Perceptions about math placement and pre-calculus/calculus math courses among college first-generation, low-income, students of color

DiGregorio, Gaye, author
Muñoz, Susana, advisor
Birmingham, Dan, committee member
Hagman, Jess Ellis, committee member
Thayer, Paul, committee member
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The purpose of this study was to explore first-generation, low-income, students' of color experiences with math placement and pre-calculus/calculus courses, focusing on their self-belief in being successful in math. As part of the Progress Through Calculus National Science Foundation research project, eight first-generation, low-income, students of color in STEM at one institution were studied with interviews and focus groups. These students completed pre-calculus/calculus courses during the 2017-2018 academic year. Summarizing how first-generation, low-income, students' of color identities impacted college experiences for these students, a strong dedication to learning and a deep value in seeing the benefit of higher education were combined with an extreme pressure to succeed. As one of the first experiences with students in college, the math placement process revealed anxiety with this high stakes exam. This exam was viewed with a fixed mindset, where most of the students did not take advantage of the minimal support offered. For the majority of students, the placement exam did not enhance their self-belief in being successful in college math, and half the students enrolled in a math course that was different than their placement results. Student experiences in math courses that positively influenced self-belief focused on the transformation as engaged learners; which included valuing practicing, devoting time, gaining mastery with mathematical concepts, working with other students, and understanding the importance of asking for help. Course components students shared that influenced their self-beliefs to be successful in math are illustrated within inclusive pedagogies in the classroom and, in turn, support structures to enhance student learning. Particular aspects of inclusive pedagogy included group active learning, diverse experiences and approaches, and a community of caring. Highlighted support structures were course feedback, learning assistants, and the math lab. A community approach to learning math was illustrated by integrating the aspects of self-belief that empowered engaged learning with inclusive pedagogies and support structures. Promoting a community approach to learning encourages self-belief in math success and may positively influence math completion of first-generation, low-income, students of color.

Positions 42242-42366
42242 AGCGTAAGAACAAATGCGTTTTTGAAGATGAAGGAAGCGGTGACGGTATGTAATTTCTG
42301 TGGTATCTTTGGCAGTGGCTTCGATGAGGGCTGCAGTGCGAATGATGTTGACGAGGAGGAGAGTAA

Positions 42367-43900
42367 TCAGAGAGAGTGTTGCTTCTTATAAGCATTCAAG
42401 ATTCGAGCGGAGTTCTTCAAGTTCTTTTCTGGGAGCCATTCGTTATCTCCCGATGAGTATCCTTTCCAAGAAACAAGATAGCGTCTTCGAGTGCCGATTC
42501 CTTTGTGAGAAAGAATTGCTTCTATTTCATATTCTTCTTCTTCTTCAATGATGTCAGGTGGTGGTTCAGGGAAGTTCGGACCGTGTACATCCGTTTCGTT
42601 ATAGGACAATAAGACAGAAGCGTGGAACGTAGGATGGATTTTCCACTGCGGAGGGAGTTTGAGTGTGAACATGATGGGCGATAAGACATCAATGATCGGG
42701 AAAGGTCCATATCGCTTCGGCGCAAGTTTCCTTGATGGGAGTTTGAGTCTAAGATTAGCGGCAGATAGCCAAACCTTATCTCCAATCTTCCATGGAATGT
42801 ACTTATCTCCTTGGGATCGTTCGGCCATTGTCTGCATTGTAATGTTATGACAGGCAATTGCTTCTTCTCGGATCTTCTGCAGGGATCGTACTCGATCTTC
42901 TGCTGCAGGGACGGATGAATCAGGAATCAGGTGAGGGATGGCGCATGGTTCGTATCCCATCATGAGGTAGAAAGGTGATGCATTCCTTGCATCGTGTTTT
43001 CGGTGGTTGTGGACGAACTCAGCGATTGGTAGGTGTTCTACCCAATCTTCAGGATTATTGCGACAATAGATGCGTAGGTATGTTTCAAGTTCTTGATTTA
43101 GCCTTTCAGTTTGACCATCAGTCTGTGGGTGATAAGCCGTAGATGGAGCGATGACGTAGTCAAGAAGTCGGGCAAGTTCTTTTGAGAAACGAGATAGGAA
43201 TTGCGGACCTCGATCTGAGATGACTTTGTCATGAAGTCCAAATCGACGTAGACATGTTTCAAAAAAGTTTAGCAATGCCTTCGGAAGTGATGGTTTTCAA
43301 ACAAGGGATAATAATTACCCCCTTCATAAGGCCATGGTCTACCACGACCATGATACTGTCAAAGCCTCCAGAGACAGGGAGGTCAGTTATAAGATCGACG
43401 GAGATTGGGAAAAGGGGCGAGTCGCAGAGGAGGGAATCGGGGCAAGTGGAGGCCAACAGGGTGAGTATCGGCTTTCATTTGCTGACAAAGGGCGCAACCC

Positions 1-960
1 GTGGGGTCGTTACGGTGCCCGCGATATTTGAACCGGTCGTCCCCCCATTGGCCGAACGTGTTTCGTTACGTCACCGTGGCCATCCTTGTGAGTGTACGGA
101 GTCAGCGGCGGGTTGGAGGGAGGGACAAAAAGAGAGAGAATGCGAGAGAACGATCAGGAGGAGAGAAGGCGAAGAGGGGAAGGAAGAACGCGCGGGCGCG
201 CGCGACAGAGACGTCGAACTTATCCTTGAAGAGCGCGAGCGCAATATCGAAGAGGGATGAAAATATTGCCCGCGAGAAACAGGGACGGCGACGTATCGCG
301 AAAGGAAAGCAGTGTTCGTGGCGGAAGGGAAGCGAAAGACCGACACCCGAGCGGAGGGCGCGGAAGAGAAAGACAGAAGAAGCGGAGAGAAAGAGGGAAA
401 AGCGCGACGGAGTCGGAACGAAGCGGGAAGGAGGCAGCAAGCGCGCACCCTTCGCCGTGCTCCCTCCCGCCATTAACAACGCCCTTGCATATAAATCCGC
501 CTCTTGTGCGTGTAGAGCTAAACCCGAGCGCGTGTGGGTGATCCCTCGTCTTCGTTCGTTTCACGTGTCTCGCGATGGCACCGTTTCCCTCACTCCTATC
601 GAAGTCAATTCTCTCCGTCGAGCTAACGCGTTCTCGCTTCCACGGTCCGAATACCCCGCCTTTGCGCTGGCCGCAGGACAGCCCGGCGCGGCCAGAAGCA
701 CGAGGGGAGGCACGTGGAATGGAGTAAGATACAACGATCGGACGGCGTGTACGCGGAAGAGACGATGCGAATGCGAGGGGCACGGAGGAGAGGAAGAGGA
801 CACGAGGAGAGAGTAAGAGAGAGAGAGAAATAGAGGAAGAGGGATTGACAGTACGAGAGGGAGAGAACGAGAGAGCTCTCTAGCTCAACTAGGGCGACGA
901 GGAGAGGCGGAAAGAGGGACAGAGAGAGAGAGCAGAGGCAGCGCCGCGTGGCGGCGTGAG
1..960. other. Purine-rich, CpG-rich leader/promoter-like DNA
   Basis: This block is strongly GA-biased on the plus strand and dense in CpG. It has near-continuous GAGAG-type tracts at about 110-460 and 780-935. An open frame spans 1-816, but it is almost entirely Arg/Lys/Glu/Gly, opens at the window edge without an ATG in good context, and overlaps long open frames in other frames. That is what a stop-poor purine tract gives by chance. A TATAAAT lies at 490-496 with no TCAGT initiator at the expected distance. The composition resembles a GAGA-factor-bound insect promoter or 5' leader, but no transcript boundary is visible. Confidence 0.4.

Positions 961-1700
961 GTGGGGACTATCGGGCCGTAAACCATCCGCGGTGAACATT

2018 Fall.
Includes bibliographical references.
Rights Access
college first-generation students
college math placement
college students of color
college low income students
college calculus mathematics
college pre-calculus mathematics
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